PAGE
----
“Oh, what a tangled web we weave…when first we practice to deceive.” Walter Scott
The “art of deception” seems a most poetic euphemism for telling a lie. But sometimes it can be fair to assign such a lyrical description for such an deceitful action because – well sometimes – the fraud fashioning the lies is in fact a (con)artist. Lies can be so engrained within this opportunist’s own being that like art – with each talented brushstroke – their lie develops more and more layers of elaborative watercolor and charcoal , adding depth and dimension, which seep into one another until it seems almost impossible that the lie cannot be anything but the truth.
Behold – you’ve well and truly had ” The wool pulled over your eyes.”
But where did the wool come from and are we talking lambs wool or fine cashmere? (Quality my friends is always worth paying extra for.)
Pulling the wool over one’s eyes is used in modern day English as an idiom when describing the act of beguiling a naive soul into believing the web of mistruths that you spin for them. But this isn’t a web of silk , no, you are so outstanding in your act of enchantment, so talented at twining the fabric(ations) together, that you’ve stitched together a wonderous woolen wig to perch upon your victims unsuspecting head.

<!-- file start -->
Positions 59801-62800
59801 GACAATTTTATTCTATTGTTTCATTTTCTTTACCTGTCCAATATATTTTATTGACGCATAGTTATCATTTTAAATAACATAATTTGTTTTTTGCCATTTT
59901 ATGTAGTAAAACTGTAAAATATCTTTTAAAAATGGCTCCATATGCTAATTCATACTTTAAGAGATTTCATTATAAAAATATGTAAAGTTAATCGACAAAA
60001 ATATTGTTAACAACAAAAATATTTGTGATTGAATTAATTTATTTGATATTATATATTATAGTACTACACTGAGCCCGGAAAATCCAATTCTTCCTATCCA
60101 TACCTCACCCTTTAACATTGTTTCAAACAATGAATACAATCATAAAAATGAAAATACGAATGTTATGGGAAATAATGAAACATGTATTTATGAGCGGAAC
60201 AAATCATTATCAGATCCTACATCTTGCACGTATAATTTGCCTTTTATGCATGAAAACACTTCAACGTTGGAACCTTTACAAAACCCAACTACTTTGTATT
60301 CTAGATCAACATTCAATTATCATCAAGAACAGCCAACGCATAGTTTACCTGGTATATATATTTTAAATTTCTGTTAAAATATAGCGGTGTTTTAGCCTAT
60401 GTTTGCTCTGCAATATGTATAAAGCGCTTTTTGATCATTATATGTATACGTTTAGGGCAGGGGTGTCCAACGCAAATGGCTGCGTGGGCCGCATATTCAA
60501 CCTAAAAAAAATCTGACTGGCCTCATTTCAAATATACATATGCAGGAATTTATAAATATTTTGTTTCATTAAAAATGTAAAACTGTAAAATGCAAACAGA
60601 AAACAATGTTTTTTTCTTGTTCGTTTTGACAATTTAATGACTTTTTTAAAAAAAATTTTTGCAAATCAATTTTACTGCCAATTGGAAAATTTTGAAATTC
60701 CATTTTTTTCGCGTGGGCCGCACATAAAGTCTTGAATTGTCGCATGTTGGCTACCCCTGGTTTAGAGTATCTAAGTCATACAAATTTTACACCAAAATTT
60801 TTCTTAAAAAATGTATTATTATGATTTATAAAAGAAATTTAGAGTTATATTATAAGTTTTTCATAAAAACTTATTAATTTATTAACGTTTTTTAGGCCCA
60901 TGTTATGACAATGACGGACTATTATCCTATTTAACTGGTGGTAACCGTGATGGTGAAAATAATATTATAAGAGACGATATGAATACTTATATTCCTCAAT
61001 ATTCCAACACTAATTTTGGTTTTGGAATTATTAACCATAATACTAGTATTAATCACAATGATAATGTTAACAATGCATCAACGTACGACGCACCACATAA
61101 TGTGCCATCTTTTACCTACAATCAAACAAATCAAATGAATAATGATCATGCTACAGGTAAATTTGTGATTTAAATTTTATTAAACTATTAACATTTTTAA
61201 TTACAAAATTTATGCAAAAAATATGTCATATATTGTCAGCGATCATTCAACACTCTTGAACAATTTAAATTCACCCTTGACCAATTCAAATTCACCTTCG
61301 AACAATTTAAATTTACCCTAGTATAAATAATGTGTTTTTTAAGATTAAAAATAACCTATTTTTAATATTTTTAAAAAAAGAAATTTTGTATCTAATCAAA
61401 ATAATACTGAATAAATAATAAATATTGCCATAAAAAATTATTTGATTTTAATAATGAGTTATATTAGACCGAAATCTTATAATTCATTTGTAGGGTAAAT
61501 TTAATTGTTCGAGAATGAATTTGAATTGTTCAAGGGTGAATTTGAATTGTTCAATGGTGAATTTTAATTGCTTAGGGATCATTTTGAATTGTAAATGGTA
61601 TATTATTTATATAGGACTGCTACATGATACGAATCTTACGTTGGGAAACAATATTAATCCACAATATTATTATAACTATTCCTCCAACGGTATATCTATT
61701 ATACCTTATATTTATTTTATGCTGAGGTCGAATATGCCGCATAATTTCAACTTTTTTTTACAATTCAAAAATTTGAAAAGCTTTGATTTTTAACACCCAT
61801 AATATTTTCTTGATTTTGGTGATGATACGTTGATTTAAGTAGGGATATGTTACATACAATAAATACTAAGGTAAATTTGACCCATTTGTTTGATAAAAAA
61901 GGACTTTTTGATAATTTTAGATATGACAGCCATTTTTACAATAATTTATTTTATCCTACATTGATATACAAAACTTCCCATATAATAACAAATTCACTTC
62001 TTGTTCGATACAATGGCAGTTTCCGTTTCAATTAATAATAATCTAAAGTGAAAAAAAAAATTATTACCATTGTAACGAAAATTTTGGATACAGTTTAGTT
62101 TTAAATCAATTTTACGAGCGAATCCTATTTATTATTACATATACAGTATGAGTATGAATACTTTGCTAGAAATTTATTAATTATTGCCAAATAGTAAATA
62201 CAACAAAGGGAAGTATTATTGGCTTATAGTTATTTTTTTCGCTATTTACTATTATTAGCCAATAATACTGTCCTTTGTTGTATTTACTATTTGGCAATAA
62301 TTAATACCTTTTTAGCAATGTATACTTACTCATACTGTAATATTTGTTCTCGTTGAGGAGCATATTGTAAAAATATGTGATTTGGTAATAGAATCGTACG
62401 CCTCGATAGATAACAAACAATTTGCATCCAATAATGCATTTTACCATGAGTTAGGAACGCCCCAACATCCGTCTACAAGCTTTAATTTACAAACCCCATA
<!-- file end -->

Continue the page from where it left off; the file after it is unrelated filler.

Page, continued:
A wig you say ? A wig indeed. The saying is in fact thought to originate from the 17th century where it was unbecoming to show the world what your momma gave you and thus it was common practice to wear powdered wigs on top of your own hair. These wigs are still worn today however usually only in courts of law – unless of course King Louis XIII of France is your style icon (each to their own.) Now these wigs were temperamental and so could slip and send the wearer into temporary darkness until readjusted – and so was likened to keeping someone in the dark by hoodwinking them with your lies. Similarly another suggestion for the origin of the saying is that in courts of law where it was etiquette to wear these woolen wigs, as it still is now, it was said that a great lawyer could enrapture the judge regardless of his clients innocence and thus was, through the power of speech, pulling the judges wig down to cover his eyes to blind him from the truth.
So Walter Scott had the right hunch all along with weaving webs of lies – but perhaps what he meant to say was :
“Oh, what a tangled wig we weave…when first we practice to deceive.”